Will orange-cream combo challenge pumpkin spice for seasonal flavor champ? – Daily News

on Apr24
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Good Humor ice cream’s ad notes its Creamsicles are only a 100-calorie treat. (Courtesy: Unilever)

I have to admit to a certain weakness for creamsicles.

The curious mixing of orange and vanilla into an ice cream treat had long been a personal favorite, and it seems that a flock of product managers for noteworthy food brands have similar feelings. Various spins on orange and cream have made this classic combo a hot item again in 2022 on menu boards and grocery shelves.

Now, it’s a good bet this springtime splurge is simply a timely marketing play pushing a popular flavor. Food trend watchers at Innova found that 44% of consumers say what they eat is most influenced by traditional or nostalgic flavors.

I’ve long wondered what might compete with pumpkin spice as the king of seasonal flavors. So, let’s consider who’s going with orange cream – some big names.

Start with the Wendy’s burger chain. The early 2024 twist on its signature Frosty sweet treat is its Orange Dreamsicle. “Travel back in time with sweet, nostalgic flavors,” the announcement states.

The April special at the Baskin-Robbins ice cream chain is Marigold Dreamsicle, a “bold mix of marigold and vanilla bean ice creams paired with a refreshing orange swirl.”

The citrus/dairy combo also returned at Wienerschnitzel. The hot dog chain debuted an orange soda float last year and this year added an Orange Cream Shake and Orange Cream Dipped Cone to the menu.

Next, ponder the East Coast ice cream chain Carvel. It’s celebrating its 90th year by reviving a 1970s hit – the Orange Dreamy Creamy soft-serve flavor.

“The ultimate throwback to hot summers, ice cream truck jingles, and orange cream pops,” a Carvel statement says.

Then there’s yogurt maker Chobani’s new desserts – six flavors including Orange Cream Pop. And entertainer Snoop Dogg’s Dr. Bombay Ice Cream won space at Albertsons grocery stores with Iced Out Orange Cream as one flavor.

Or just wait until August 14. It’s “National Creamsicle Day” to celebrate.

Long story

Who knew that the lineage of this classic taste dates to a California entrepreneur?

In 1905, 11-year-old Frank Epperson left a fruit-flavored drink on his Oakland porch overnight with a stirring stick in it. Freezing temperatures resulted in a frozen soda on a stick – inspiring what was first known as his “Epsicle” iced treat.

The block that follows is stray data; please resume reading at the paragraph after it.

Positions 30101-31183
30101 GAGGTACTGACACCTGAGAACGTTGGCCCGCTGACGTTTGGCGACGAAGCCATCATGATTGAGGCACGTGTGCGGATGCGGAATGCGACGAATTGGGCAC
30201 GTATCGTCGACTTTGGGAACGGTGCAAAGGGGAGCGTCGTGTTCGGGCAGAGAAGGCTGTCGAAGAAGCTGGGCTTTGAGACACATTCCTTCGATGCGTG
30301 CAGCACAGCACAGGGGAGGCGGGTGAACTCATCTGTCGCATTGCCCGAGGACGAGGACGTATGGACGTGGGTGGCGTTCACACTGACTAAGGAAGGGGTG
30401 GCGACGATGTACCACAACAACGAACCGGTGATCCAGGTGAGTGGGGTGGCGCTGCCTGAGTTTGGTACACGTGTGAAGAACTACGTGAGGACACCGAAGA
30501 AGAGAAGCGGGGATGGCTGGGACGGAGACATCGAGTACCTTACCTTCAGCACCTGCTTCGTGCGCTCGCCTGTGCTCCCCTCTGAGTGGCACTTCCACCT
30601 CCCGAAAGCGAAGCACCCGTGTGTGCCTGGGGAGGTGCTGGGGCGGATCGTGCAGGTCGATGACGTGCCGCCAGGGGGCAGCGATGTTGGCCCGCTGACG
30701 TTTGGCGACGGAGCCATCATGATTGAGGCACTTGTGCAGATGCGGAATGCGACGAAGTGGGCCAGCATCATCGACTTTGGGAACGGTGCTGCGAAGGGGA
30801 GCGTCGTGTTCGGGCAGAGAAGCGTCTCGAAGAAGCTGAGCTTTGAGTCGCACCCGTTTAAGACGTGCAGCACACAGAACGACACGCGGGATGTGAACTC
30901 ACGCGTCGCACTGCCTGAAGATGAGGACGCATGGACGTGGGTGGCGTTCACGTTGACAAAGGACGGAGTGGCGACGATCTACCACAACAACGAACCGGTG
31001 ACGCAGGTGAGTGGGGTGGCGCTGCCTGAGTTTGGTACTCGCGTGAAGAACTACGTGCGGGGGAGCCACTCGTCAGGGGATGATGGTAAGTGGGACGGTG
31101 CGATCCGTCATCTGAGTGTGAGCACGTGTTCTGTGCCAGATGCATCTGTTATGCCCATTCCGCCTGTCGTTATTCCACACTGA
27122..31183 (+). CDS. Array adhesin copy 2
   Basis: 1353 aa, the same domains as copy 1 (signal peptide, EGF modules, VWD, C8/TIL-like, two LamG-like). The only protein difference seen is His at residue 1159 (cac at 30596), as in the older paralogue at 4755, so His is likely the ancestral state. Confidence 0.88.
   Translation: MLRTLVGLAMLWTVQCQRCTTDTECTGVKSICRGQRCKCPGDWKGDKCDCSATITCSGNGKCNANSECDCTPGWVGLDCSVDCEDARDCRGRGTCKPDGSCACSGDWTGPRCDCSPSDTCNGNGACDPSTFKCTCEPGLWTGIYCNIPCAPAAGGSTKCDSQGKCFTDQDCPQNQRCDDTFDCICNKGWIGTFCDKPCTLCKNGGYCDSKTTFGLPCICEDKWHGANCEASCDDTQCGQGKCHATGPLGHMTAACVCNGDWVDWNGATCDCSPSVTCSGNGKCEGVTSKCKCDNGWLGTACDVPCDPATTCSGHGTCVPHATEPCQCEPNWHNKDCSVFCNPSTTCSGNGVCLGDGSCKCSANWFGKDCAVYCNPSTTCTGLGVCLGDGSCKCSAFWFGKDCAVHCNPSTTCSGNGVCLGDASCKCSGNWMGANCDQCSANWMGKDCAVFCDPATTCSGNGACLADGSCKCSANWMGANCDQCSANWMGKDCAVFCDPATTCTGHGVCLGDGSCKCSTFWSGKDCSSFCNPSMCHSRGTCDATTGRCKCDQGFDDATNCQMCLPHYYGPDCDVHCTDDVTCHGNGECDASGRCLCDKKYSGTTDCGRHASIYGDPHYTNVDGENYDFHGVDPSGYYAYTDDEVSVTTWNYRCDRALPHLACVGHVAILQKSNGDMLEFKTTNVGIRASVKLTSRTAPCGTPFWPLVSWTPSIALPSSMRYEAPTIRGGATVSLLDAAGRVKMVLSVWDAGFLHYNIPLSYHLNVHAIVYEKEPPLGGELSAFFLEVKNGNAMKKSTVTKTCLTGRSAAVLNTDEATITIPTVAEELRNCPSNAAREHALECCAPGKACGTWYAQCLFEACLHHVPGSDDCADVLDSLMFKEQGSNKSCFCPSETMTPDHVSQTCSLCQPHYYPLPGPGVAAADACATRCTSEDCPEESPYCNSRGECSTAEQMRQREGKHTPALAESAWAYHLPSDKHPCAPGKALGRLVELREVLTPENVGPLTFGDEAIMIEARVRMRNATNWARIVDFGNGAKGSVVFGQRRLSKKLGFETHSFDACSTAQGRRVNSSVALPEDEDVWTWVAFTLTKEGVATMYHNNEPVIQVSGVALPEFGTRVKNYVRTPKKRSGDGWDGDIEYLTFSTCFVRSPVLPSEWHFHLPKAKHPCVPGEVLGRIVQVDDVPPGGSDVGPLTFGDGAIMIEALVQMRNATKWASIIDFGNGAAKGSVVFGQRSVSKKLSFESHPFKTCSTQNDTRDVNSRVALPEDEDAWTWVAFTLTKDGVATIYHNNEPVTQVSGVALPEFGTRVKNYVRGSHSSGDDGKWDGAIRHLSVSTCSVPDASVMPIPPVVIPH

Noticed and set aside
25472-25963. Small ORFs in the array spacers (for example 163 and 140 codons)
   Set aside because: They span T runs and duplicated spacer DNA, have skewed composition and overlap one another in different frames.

Yet the classic orange-and-cream combo wasn’t created until after a financially strapped Epperson sold his business – by then making what were called “Popsicles” – in the late 1920s. New owners, Joe Lowe Co., made the first Creamsicle in 1937.

And this history has had its share of corporate drama, too.

Joe Lowe’s Popsicle brand – making primarily fruit-juice treats – and Good Humor – producing largely milk-based ices – tangled in lengthy litigation over patents roughly a century ago in what was dubbed the “Frozen Sucker Wars”.

Ownership of the two competitors changed a few times in the past century, ending with today’s odd status – Popsicle and Good Humor are now sister companies owned by food giant Unilever.

Creamy questions

So why do businesses frequently come up with similar ideas at the same time? Do great minds think alike?

In 2024, orange cream has all the ingredients to be a grand “limited-time offer” flavor – a known taste with a seasonal summertime flair.

At Halloween last year, for example, Disneyland offered churros with orange cream dipping sauce. Walt Disney World’s new food offerings this spring include an Orange Cream Milk Shake.

Orange cream does have an old-school feel that can satisfy today’s widespread yearnings for yesteryear. Marketing gurus call this “newstalgia.”

There’s timing in play for springtime debuts. Citrus seems appealing as the weather warms out of winter.

Also, it can be a fresh, light taste. Not that orange-cream desserts are healthy, but Good Humor notes that Creamsicles are only a 100-calorie treat.

“A classic you can enjoy without guilt,” its website states.

Drink up

If orange cream could ever get near pumpkin spice status, it must morph beyond just desserts.

Hey, even the chain we all blame for pioneering the pumpkin spice mania are supposedly joining the orange wave. A soon-to-be-released Starbucks snack is rumored to be an orange cream cake pop.

Other new products are drinkable.

The Faygo line of sodas recently added Dreamin Orange Creme, which it said “is sure to evoke nostalgic memories”. And Ghost energy drink partnered with pro basketball’s Phoenix Suns to offer an “orange cream” flavor available only at the team’s arena.

This buzz includes adult beverages.

After MolsonCoors’ Vizzy Hard Seltzer had success last year with its Orange Cream Pop flavor, it teamed with Hardscoop to sell a frozen alcoholic treat with a citrus-milky taste.

Detroit City Distillery early this year released an orange-cream-flavored potato vodka. Last year, Ole Smoky Distillery debuted Orange Shinesicle Cream Moonshine. Sunshine Punch, a creamy orange rum and vodka cocktail in a bottle, also hit the market.

Finally, you know something’s hot when its absence is newsworthy.

Cadbury received some consumer pushback in Britain last holiday season when a popular candy collection was missing one flavor. Apparently, chocolates filled with “tangy orange creme” were unavailable due to supply chain issues.

Jonathan Lansner is the business columnist for the Southern California News Group. He can be reached at jlansner@scng.com

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